We’ve all heard the saying “there is no such thing as bad publicity” – but of course we don’t take that literally.
Apparently, though, research has shown that when it comes to online reviews, negative reviews can result in more sales than positive reviews.
That was one of the points made by Mitch Joel during his keynote address on Monday at Fanshawe College’s eMarketing conference. (I spoke at one of the breakout sessions on “Digital Law”.)
He says there are two reasons for that. First, people tend to trust the business more as they feel the business is being open and candid. Second, what is important in a negative review is what is actually said. The reviewer’s reason may be irrelevant to other buyers.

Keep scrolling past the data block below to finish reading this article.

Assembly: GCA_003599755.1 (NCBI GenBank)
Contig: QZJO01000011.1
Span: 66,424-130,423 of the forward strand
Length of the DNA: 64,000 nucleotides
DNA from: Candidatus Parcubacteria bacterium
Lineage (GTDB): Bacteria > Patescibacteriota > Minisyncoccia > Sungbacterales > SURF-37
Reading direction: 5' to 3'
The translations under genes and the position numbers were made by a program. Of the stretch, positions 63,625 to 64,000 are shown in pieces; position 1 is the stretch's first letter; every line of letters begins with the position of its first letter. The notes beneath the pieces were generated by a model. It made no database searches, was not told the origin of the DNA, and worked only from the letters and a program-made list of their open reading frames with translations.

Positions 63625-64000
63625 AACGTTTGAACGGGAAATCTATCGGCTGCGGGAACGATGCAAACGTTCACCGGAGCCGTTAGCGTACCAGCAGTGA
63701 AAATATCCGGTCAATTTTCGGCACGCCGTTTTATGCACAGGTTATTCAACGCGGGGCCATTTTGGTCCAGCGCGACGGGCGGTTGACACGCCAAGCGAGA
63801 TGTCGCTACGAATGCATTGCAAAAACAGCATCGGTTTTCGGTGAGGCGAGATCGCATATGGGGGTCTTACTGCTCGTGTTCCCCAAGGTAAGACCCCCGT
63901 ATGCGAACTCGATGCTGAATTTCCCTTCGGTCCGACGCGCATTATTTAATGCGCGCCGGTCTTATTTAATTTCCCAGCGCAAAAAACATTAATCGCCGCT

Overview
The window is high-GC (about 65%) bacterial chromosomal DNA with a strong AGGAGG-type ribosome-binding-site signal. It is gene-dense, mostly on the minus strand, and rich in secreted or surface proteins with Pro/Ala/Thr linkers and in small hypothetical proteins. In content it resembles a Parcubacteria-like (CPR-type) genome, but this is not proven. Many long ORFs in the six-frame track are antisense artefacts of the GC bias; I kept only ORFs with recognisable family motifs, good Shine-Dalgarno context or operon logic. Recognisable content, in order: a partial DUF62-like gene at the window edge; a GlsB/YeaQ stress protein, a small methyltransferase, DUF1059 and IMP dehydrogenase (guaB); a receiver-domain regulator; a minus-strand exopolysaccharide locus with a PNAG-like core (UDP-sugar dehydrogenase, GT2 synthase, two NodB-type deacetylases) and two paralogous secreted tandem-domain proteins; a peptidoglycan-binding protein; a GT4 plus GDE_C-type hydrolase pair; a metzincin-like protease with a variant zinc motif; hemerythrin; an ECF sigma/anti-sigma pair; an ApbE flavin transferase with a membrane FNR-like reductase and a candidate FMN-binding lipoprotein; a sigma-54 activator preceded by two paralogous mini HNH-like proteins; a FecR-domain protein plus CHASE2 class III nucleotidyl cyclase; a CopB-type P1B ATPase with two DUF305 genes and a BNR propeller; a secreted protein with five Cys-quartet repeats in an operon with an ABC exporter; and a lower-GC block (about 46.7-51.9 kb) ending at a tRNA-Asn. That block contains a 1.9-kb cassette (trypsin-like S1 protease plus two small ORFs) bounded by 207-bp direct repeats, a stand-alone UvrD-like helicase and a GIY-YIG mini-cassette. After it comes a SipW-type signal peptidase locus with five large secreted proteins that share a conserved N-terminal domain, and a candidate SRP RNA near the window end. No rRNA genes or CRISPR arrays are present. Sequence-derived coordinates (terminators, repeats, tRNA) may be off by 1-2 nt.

That’s not to say its a good thing if every review trashes the product – but a few negative reviews don’t seem to hurt.
Many of us have had clients complain about negative online comments about them that they don’t feel are justified, and reputation management is a growing field.
The message here is that when lawyers are asked to advise on these issues, we need to understand this in order to give the right advice, and to avoid the Streisand effect.